Katlego says she never considered reporting him.  “It was so overwhelming; I thought, ‘OK, I’m just going to brush it off.’ I was a first year student, I didn’t want to jeopardise anything, didn’t want to get into trouble for getting a lecturer into trouble.

“I brushed him off. I told him look, you need to stop. He just said, ‘You can’t handle me, you can’t handle my attention’. But I told him that I was losing all respect for him as my lecturer. And I stopped replying to his SMSes.

“A man his age, it was really disturbing. Have you seen him on campus? He walks with his head down. He knows, he knows he’s surrounded by victims.”

Samantha’s* story

Samantha* had a similar experience in her first year, when the same lecturer invited her to be his friend on Facebook. “He invited a couple of us black females on Facebook, including myself, lots of my friends. He sent one of my friends something really, really, really nasty. There are so many girls that I know. Actually more than six.

“If you ask any black girl who did [the subject] at some stage, they’ll tell you. He approaches everyone,” says Samantha.

Wanting to expose the lecturer, Samantha spoke to her friends, asking them to come forward. But they refused. “My other friend sat me down and said, ‘You don’t want to be that girl. You don’t want to be that girl that exposes the lecturer. You don’t want that reputation.’”

Samantha was unwilling to let Wits Vuvuzela see the messages the lecturer had sent her on Facebook, although she had kept them.

“He’d remember. He’d probably check all the girls he inboxed, and then he’d know. I want to do honours [in the department], so I’m not going to do that.”

However, Samantha is quick to praise the professor. “He’s such a good lecturer, honestly. He’s making changes in the department, good changes.”

Despite this, she admits that his advances on the young women that he lectures are “bad”.

“For me, it’s no big deal because nothing happened, I didn’t entertain it. But what if I was failing, what if I was poor? What does it mean for those girls?”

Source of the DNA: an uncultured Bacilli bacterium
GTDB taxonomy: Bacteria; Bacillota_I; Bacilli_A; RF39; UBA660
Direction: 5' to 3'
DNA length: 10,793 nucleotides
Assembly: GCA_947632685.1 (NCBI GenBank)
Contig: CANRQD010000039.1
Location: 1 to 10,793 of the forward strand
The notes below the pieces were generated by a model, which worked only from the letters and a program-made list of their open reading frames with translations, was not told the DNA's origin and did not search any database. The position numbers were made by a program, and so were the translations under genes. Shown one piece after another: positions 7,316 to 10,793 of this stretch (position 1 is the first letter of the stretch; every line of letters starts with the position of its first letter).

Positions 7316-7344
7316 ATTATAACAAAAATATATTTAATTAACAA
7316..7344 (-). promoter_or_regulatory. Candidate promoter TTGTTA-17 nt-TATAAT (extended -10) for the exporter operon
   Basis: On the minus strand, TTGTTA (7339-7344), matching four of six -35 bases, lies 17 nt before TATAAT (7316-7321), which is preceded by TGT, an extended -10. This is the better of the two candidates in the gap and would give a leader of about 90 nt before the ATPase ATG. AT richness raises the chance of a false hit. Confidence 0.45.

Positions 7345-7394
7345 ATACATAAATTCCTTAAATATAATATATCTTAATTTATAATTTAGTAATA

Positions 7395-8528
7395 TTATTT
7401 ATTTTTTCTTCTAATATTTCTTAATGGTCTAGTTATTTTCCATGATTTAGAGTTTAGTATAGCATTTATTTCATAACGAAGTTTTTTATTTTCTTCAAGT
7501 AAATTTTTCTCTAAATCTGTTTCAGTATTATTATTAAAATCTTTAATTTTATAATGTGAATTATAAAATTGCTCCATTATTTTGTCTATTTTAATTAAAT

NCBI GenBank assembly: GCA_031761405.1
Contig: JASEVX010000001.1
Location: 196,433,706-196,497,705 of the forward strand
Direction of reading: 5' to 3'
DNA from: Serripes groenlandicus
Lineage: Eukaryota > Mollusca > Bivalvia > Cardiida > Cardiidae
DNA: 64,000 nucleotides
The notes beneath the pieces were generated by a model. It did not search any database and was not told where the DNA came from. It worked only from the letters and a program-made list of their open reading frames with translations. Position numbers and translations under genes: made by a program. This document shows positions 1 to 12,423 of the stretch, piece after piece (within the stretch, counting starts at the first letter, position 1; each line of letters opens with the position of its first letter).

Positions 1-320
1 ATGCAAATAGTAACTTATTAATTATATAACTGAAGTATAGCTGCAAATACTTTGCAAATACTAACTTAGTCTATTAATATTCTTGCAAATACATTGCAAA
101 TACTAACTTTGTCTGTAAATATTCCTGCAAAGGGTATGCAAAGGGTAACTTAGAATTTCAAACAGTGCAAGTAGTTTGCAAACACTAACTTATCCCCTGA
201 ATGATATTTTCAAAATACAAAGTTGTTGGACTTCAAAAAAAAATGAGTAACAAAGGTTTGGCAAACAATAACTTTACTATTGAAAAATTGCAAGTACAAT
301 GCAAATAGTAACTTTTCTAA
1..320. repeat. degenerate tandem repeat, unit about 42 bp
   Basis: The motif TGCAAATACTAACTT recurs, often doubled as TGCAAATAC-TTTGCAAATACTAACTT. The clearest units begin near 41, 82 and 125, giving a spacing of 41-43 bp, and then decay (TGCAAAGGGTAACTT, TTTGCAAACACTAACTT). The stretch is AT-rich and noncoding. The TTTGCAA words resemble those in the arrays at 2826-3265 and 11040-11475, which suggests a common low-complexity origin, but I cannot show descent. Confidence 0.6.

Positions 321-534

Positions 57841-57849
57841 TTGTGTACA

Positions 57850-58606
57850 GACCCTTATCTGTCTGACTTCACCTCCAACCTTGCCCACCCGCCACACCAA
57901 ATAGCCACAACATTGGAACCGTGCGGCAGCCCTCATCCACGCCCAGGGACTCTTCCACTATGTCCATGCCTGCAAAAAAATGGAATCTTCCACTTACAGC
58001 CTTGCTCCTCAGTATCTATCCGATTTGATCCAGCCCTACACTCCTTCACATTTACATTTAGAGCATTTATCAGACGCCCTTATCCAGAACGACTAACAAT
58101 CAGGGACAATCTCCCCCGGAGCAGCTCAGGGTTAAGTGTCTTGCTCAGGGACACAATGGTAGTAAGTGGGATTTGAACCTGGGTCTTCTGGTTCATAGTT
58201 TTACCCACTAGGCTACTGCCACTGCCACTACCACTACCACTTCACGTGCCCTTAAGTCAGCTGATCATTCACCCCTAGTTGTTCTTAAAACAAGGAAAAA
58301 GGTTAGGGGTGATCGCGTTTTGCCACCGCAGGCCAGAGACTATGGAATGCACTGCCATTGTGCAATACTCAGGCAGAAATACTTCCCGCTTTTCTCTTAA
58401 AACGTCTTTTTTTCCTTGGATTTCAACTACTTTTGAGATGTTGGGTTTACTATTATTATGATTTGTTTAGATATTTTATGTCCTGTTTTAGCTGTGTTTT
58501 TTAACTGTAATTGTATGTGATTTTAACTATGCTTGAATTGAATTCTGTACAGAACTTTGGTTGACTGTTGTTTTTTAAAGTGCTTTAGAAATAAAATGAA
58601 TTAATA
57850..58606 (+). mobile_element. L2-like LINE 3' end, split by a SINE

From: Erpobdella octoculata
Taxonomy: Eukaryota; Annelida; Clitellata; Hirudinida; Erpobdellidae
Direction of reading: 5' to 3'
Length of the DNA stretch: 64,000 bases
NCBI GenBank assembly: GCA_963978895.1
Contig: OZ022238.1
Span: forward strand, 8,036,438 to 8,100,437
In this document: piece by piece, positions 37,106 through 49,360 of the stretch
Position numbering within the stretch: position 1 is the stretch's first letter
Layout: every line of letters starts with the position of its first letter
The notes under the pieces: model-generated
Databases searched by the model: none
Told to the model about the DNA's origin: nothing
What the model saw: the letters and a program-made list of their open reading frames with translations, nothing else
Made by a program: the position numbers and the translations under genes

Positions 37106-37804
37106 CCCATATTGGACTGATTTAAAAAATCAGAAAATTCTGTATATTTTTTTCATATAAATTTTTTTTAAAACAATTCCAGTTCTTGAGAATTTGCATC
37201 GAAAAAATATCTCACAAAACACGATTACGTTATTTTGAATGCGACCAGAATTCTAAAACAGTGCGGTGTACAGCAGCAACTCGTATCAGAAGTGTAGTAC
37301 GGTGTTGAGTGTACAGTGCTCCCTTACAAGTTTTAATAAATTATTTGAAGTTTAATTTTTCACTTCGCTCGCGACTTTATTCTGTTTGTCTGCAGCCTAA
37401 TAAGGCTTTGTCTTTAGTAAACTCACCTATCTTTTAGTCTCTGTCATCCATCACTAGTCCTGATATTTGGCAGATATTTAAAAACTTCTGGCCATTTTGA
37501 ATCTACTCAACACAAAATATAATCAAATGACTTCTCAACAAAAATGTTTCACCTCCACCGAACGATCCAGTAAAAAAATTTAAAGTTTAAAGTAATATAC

Ayanda’s* story

Yet another student, Ayanda*, has also been approached by the Wits lecturer. In her case, it was via Yahoo Chat. Ayanda claims that she wasn’t the only student approached by the lecturer, and she has friends who had a similar experience.

“He asks how you are and if you are interested in him. If not, he doesn’t mind. He doesn’t want a relationship, just sex. He has a relationship already.

“At first it was just creepy then it became sad. I honestly thought it was a joke, but jokes don’t continue for months.”


In response to Wits Vuvuzela, the lecturer in question has denied the allegations and said: “There are appropriate channels within the university for dealing with cases of sexual discrimination and harassment”.

A complaint can be laid with one of the counsellors at the Careers Development Unit (CCDU), after which “the process will be driven/guided by the needs and wishes of the complainant”, according to the unit’s sexual harassment policy.

The CCDU’s definition of sexual harassment is “any form of unwanted sexual advance, [which] can include physical, verbal or non-verbal behaviour”.

The student laying the complaint can choose not to pursue any process involving the alleged harasser, to get counselling, follow a process of mediation, or lay a formal internal complaint, resulting in a formal grievance and/or disciplinary process.

Can lecturers date their students?

Contrary to popular belief, relationships between lecturers and students are not explicitly forbidden.

The Wits human resources department has compiled a set of “guidelines” for lecturer-student relationships, which states:
“[F]or instance in the development of a romantic relationship, a staff member should consider carefully the possible consequences for him/herself and the student. Consensual romantic relationships with student members, while not expressly prohibited, can prove problematic.”

Wits Vuvuzela is investigating cases of sexual harassment that students have brought to our attention. If you have any information, please contact us at editor@witsvuvuzela.com.

Wits Vuvuzela will protect the identity of all  its sources.

*Names have been changed.


Published in Wits Vuvuzela 25th edition, September 21 2012.